EPW    Commentary April 14-20, 2001

Constitution 91st Amendment Bill: A Constitutional Fraud?

Alistair McMillan

The framework of India’s democracy was established in the Constitutional Convention, but one aspect of that framework, which lays down the means of maintaining a basic structure of one-person, one-vote, one-value, has been systematically undermined. This relates to delimitation, the process by which constituency boundaries are drawn up, and states are allocated seats in the national parliament. The subject is a somewhat esoteric one, but that does not mean it should be ignored. Delimitation affects the relative influence of each voter in India, and as such is at the heart of the democratic process.

Delimitation is a particularly sensitive political issue because the people it directly affects are sitting politicians. Changing constituency boundaries can have an immediate impact on an MP or MLA’s chances of re-election, and so the process of delimitation is always carefully monitored. Of course, politicians are not just affected by the process, but are in a position to actively intervene, and not just through influencing the operation of delimitation (or gerrymandering), but by changing the principles and methods laid down by law to regulate the process.

At the time of writing (March 2001), the Constitution (91st Amendment) Bill is before parliament. The bill is a curious one, for it is a constitutional amendment that seeks to prevent change, to block procedures that were established to enhance the representativeness of the Lok Sabha (House of the People). The amendment renews the effect of a similar Amendment (the 42nd) passed during the emergency at the instigation of Sanjay Gandhi, not a person associated with best democratic practice.1 Article 81(2) of the Constitution asserts that ‘there shall be allotted to each state a number of seats in the House of the People in such manner that the ratio between the number and the population of the state is, so far as practicable, the same for all states’. The amendment is designed to prevent adjustments being made which would have changed the allocation of seats to various states to reflect their growing population. The change, which under the Constitution is meant to occur automatically after each census, would have meant that constituency sizes throughout the country are roughly the same size. Preventing such redistribution means that certain states are becoming significantly underrepresented in the Lok Sabha, and the failure to put forward a coherent rationale for such a policy undermines the democratic foundation of the House of the People.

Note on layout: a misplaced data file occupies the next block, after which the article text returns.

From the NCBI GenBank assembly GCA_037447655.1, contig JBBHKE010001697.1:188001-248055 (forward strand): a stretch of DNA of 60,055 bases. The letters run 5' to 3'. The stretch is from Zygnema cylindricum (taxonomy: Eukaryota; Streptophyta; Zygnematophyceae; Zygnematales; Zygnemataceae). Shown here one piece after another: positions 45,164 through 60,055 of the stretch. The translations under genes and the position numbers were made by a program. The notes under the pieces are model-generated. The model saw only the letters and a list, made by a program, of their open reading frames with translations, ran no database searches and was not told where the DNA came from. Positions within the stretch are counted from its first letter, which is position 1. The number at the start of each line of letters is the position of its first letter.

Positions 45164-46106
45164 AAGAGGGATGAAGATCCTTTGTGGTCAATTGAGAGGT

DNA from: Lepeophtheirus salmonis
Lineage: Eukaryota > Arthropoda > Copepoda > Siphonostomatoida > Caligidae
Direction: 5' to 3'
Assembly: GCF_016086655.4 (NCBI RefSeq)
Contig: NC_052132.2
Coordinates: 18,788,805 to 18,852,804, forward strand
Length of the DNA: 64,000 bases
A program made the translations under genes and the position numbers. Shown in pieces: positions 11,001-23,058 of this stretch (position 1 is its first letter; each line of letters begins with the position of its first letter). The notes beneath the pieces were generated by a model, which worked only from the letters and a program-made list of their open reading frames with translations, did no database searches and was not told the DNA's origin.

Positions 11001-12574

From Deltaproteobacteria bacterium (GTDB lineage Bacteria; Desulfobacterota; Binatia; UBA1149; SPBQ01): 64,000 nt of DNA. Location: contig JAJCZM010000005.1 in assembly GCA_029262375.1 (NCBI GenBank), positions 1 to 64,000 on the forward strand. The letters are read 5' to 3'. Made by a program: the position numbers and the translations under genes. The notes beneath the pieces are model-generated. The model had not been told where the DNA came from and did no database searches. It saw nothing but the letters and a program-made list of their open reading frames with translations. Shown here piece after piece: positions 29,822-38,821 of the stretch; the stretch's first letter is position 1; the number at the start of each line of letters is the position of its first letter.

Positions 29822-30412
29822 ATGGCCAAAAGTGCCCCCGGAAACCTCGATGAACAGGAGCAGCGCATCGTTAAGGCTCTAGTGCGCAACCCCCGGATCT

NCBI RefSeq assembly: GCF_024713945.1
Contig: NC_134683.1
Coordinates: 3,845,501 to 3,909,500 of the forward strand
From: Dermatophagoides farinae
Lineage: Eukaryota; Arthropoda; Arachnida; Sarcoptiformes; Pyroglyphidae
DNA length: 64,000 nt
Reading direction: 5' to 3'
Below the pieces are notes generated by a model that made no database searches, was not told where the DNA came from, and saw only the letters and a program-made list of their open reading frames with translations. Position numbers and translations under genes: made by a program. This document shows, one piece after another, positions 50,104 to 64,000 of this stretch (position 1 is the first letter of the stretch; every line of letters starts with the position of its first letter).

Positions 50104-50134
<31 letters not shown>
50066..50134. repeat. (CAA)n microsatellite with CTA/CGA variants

The 91st Amendment Bill seeks to cancel the redistributions due after the 2001, 2011, and 2021 censuses,2 although it does allow the boundaries of seats within states to be redrawn so the large differences in constituency populations within states can be addressed.3 The ostensible reason (and the same one put forward to justify the change in 1976) is that changing the number of seats according to population unfairly punishes those states which have managed to restrict the growth in population. The ‘Statement of Objects and Reasons’ released with the bill states that:

Keeping in view the progress of family planning programmes in different parts of the country, the government, as part of the National Population Policy strategy, recently decided to extend the current freeze on undertaking fresh delimitation up to the year 2026 as a motivational measure to enable the state governments to pursue the agenda for population stabilisation.

In a similar vein, Rami Chhabra, who helped draw up the NPP, has argued that had a delimitation taken place on the basis of the 2001 Census ‘The vast majority of the new seats would have accrued to the very states that had failed to curb population growth rates and improve their population’s well-being, thus further tilting the balance of power in favour of those who had been derelict in their duties’ [Chhabra 2000:34).4

States and the Balance of Power

The connection between the implementation of family planning strategy and the allocation of seats to the national parliament is far too tenuous to be taken other than as a smokescreen for more meaningful political considerations. To deny a person an equal voice in the democratic process because they happen to be living in a state that has had a high population growth rate is clearly undefendable. Such reasoning takes no account of migration between states, which may be just as significant a cause of population fluctuations than birth rate. There is no coherent rationale for fixing the base line for the ‘correct’ population balance at 1971 levels. If the idea were really to encourage best practice in the future the policy should be to peg the levels at the rate they are now, as given by the 2001 Census. As it is, voters in states like Rajasthan and Uttar Pradesh, are being punished for high population growth rates over the last 30 years which they can hardly be held responsible for, and which they can do nothing about now. The states that have actually had the highest population growth since 1971 are the small states of the north-east [McMillan 2000], and the issue does not affect them since they were over-represented in previous parliaments, and are only now catching up with their correct allocation of seats.